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Construction Spending in U.S. Rose 0.4% on Home Improvement

Construction spending in the U.S. rose in April for a second straight month as home-improvement expenditures increased along with construction of schools and power plants.

The 0.4 percent gain followed a revised 0.1 percent increase in March that was smaller than previously estimated, Commerce Department figures showed today in Washington. The median estimate of economists in a Bloomberg survey projected a 0.3 percent increase.

The prospect of more foreclosures pushing down housing prices further and unemployment at 9 percent mean new housing construction will remain depressed while homeowners upgrade their current residences. With the economy slowing and state and local governments seeking to reduce spending, a recovery in non-residential construction may take time to develop.

“We’re looking for some recovery from the very weak numbers at the start of the year,” Jim O’Sullivan, chief economist at MF Global Inc. in New York, said before the report. “The trend in construction is flat.”

Increase Forecast

Economists forecast construction would rise after a previously estimated gain of 1.4 percent in March, according to the median of 51 projections in a Bloomberg News survey. Estimates ranged from an increase of 1 percent to a drop of 1.5 percent.

Construction spending decreased 9.3 percent in the 12 months ended in April.

Private construction spending rose 1.7 percent in April from the prior month. Homebuilding outlays increased 3.1 percent, led by a 7.6 percent jump in home improvement, according to calculations by Bloomberg. Construction of both single-family and multifamily units fell.

“The housing market is still bouncing along the bottom,” John Canally, an investment strategist at LPL Financial Corp. in Boston, said before the report. “There’s still a big overhang of inventory, and with that it’s hard to build new product.”

Private non-residential projects increased 0.5 percent, led by a 3.2 percent increase in power plants and gains in education and health-care facilities.

Some companies, including Caterpillar Inc., the largest maker of earthmoving equipment, are expanding capacity. Caterpillar is seeking to meet rising demand from China and other countries as well as in North America, where mining activity is ramping up.

Substantial Investment

“We are investing in capacity increases around the world to be prepared for 2012 and beyond, including substantial investment in the United States,” spokesman Mike DeWalt said on an April 29 conference call. “More than half of the $3 billion that we expect to spend on capital expenditures in 2011 is being invested in the United States.”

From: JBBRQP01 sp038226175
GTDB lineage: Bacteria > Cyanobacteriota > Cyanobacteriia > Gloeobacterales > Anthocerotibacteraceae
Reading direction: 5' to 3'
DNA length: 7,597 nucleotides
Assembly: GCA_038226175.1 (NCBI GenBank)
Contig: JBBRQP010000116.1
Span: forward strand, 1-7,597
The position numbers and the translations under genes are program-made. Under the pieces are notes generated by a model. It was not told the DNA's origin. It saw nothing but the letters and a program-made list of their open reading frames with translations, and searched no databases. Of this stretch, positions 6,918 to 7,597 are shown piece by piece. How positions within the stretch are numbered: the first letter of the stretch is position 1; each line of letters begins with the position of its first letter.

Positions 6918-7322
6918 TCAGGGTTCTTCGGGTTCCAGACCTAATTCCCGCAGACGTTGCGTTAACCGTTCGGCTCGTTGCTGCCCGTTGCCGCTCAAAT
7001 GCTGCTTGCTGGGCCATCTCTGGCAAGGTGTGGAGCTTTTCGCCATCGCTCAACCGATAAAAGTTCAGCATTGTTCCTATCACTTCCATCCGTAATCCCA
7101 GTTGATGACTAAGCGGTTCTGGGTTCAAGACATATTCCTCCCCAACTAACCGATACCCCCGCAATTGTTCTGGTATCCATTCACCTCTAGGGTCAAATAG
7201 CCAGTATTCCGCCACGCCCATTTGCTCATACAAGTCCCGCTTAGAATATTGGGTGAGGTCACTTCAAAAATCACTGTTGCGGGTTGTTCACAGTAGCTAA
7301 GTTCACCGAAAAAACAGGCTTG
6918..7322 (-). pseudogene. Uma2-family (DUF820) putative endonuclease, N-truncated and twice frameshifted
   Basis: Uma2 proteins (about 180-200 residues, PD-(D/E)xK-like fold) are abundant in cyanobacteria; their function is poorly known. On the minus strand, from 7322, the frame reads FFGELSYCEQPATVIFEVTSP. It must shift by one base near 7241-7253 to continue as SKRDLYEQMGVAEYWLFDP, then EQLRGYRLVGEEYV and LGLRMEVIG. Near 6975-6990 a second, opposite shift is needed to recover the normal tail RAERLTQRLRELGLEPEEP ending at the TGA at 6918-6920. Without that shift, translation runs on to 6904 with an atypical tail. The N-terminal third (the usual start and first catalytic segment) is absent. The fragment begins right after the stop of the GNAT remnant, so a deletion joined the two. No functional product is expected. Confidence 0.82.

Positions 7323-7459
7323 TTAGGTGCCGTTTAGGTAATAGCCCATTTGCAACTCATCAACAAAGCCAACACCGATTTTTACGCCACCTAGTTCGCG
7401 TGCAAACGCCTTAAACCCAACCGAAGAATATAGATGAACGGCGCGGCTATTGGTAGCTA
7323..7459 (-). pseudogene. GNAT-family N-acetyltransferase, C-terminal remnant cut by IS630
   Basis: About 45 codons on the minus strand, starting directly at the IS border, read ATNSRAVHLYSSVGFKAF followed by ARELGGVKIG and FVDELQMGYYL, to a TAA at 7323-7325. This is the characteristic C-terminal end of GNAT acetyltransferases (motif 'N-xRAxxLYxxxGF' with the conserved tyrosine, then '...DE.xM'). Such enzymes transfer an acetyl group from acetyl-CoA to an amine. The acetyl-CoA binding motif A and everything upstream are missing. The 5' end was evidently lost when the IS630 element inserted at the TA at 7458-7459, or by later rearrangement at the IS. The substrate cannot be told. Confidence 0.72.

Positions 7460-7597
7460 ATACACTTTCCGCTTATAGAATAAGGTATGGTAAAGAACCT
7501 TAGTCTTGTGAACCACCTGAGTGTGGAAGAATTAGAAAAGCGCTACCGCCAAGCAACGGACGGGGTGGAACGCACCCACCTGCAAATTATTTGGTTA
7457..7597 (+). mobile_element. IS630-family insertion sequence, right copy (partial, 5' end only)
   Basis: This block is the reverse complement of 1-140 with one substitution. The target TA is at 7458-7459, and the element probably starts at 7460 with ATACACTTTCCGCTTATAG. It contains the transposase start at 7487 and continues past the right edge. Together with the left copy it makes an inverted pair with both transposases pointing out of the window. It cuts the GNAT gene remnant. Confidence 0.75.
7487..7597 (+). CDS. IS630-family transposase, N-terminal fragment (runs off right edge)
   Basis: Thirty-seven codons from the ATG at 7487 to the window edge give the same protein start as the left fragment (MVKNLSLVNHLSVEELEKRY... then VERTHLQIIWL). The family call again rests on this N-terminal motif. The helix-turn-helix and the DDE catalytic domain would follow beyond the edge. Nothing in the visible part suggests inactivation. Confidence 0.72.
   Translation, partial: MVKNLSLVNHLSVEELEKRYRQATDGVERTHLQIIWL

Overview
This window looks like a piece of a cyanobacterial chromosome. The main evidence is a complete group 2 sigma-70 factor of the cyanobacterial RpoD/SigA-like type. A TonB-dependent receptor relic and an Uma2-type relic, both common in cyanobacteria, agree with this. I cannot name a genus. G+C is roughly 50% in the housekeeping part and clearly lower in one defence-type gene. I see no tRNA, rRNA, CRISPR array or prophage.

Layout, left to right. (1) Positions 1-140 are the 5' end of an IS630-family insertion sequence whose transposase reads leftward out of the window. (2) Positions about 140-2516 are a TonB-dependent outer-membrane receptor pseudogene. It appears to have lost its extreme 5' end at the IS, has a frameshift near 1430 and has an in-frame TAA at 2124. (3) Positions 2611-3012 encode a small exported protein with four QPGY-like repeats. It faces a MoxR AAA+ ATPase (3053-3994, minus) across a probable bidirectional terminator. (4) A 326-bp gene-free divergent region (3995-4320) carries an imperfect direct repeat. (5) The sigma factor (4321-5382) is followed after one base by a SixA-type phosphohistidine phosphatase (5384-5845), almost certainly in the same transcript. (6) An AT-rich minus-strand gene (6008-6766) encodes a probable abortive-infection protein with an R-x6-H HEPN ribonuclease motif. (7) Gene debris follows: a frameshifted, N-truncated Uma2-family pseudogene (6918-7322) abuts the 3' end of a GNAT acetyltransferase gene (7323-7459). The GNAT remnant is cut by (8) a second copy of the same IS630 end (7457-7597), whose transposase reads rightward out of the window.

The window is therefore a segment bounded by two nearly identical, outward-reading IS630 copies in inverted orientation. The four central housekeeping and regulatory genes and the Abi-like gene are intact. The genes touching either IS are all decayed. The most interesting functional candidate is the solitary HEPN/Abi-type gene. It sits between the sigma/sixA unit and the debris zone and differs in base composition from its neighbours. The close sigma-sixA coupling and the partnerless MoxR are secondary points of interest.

Builders are reluctant to add office space as prices fall. U.S. commercial property prices fell to a post-recession low in March as sales of financially distressed assets weighed on the market, according to Moody’s Investors Service.

The Moody’s/REAL Commercial Property Price Index dropped 4.2 percent from February and is now 47 percent below the peak of October 2007, Moody’s said in a statement May 23.

Work began on 523,000 houses in April at an annual pace, down 11 percent from the prior month, as tornadoes and floods in the South shut down construction sites, the Commerce Department reported last month.

Builders project demand will remain subdued into next year, Jeffrey Mezger, CEO of Los Angeles-based KB Home, told a housing conference in New York on May 11.

Any housing recovery will “be slower than in the past,” Mezger said, adding that he expected sales to “bump along for the next 18 months.”

Home Prices

Home prices in 20 U.S. cities dropped in March to the lowest level since 2003, showing housing remains mired in a slump almost two years into the economic recovery.

The S&P/Case-Shiller index of property values in 20 cities fell 3.6 percent from March 2010, the biggest year-over-year decline since November 2009, the group said yesterday in New York.

Spending on public construction fell 1.9 percent from the prior month as state and local government projects declined. Federal construction spending fell 2 percent.

“The housing sector remained distressed, with house prices flat to down and a large overhang of vacant properties restraining new construction,” Federal Reserve policy makers said in minutes of their April policy meeting released May 18. “Business outlays for nonresidential construction remained extremely weak in February, restrained by high vacancy rates, low prices for office and commercial properties, and tight credit conditions for commercial real estate lending.”

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